Jamie Carragher has analysed Duncan Ferguson’s decision to substitute Moise Kean after 19 minutes against Manchester United.
Kean was brought on in the closing stages of Everton’s 1-1 draw with United at Old Trafford, but taken off in the 89th minute as the Toffees held out for a point.
John Arne Riise has been among those criticising Ferguson for making an apparent example of the summer signing – although the interim manager claims to have only made the substitution to waste time.
Carragher feels the call could have been justified, albeit if dealt with in a different way.
“Ferguson has had a lot of criticism since the game about the decision with people are saying you can’t do that to a player,” Carragher said on MNF.
“Yes, you can do it to a player. I played in a cup final against Manchester United where Gerard Houllier took Milan Baros off in exactly the same situation. Baros was crying at the end of the game.
“A manager’s job is to get the best result for his team – it has to be.
“This is not a selfish decision by Ferguson. He’s made a mistake by not embracing Kean as he’s come off, but going back to the decision, you can make the decision. However, there’s no doubt: me looking at the performance of Kean, I don’t think he deserved to come off.
“Having heard the noise, I analysed the performance and I think he’s a bit unfortunate. If you look between the 70th and 89th minute, Moise Kean does more sprints than anyone else, and more high-speed runs than anyone else.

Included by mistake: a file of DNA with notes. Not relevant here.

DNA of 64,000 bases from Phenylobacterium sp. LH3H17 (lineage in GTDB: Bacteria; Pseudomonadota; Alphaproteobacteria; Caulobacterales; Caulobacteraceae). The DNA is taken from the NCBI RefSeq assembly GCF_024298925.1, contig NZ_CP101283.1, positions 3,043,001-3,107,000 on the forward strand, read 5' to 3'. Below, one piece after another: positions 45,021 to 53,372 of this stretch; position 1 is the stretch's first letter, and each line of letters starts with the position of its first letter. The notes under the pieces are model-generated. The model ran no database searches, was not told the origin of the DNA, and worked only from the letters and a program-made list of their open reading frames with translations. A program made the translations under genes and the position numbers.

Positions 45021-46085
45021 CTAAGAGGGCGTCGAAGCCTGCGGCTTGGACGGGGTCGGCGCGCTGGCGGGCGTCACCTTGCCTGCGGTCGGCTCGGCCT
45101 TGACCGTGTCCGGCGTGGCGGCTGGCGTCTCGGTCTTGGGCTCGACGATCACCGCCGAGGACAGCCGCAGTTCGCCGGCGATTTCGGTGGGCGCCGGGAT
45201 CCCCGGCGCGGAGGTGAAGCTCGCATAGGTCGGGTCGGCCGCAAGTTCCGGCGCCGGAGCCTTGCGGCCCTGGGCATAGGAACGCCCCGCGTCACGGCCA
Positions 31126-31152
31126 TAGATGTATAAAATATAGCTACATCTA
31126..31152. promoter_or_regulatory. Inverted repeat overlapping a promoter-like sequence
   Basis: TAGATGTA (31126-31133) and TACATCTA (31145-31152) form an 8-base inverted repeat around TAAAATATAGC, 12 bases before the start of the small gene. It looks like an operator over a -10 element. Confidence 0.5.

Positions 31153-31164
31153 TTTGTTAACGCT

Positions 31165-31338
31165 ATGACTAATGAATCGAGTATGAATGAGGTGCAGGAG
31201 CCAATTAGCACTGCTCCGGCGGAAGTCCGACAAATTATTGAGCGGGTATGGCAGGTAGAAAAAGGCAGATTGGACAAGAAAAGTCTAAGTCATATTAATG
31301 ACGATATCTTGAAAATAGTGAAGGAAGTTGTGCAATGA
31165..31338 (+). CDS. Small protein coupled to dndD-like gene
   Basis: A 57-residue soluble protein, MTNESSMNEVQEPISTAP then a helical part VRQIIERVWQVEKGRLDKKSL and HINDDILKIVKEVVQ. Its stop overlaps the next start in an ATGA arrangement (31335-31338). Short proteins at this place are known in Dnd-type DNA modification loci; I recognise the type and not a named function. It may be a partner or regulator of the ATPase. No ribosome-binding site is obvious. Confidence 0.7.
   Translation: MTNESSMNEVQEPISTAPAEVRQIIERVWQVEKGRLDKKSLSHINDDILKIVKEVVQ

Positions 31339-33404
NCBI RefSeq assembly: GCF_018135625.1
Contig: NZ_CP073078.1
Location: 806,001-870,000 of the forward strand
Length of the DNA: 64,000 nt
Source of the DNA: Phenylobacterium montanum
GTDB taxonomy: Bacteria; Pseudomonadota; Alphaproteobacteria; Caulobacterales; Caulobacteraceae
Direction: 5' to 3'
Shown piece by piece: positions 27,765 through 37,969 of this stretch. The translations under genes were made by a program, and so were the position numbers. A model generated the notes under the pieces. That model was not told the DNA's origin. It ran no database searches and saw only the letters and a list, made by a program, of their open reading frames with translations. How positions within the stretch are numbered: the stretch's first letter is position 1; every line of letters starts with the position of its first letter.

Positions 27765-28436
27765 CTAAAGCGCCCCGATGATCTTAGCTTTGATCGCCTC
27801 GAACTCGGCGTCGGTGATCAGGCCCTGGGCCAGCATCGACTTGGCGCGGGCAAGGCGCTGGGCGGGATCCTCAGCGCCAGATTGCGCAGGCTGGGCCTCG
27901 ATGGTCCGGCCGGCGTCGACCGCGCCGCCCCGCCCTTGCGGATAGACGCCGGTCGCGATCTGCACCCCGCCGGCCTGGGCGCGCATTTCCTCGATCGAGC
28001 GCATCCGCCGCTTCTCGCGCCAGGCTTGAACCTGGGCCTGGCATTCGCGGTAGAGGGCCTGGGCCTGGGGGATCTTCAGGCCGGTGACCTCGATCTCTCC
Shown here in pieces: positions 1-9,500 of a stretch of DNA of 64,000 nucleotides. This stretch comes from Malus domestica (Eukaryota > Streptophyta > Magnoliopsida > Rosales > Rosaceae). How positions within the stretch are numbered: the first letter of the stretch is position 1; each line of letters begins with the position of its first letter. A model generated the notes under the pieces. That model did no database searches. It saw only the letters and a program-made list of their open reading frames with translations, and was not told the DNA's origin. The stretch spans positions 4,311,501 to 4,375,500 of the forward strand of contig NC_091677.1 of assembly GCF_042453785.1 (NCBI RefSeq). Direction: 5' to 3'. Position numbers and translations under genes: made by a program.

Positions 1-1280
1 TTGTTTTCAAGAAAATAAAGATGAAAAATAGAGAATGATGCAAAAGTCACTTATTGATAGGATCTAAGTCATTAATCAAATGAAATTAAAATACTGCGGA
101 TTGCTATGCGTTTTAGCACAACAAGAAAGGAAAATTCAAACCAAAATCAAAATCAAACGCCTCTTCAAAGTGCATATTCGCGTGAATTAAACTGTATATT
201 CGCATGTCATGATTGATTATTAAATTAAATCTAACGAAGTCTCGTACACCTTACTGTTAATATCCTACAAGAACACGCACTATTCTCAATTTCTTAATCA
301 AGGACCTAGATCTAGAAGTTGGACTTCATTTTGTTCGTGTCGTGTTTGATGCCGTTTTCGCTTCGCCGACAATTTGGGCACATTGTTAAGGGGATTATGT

“The point I’m making, when you come on as a sub, that’s why Duncan Ferguson brought him on – to provide that energy. I was impressed with him going on against Leicester, and what we’ve shown is the reason why he looked at times to be puffed out.
“I had an experience myself, coming on for Gary Neville in an England game in Poland. I was normally playing centre-back, I came on before half-time for Gary.
“The winger went past me two or three times before half-time, and I went in thinking I was going to come off at half-time. It was the biggest relief of my life that I was allowed to go out for the second half. I’d got my second wind, I was ready to go out, and I was fine.
“But I had a massive fear, and I was a terrible sub. I started a lot of games and I’m not someone you’d normally bring someone on, unless there was an injury. I really struggled at times with that.
“You almost feel not ready for the game, you think everyone’s quicker than you. I have a bit of sympathy with Moise Kean, he was bending down, blowing, that happens when he comes on.”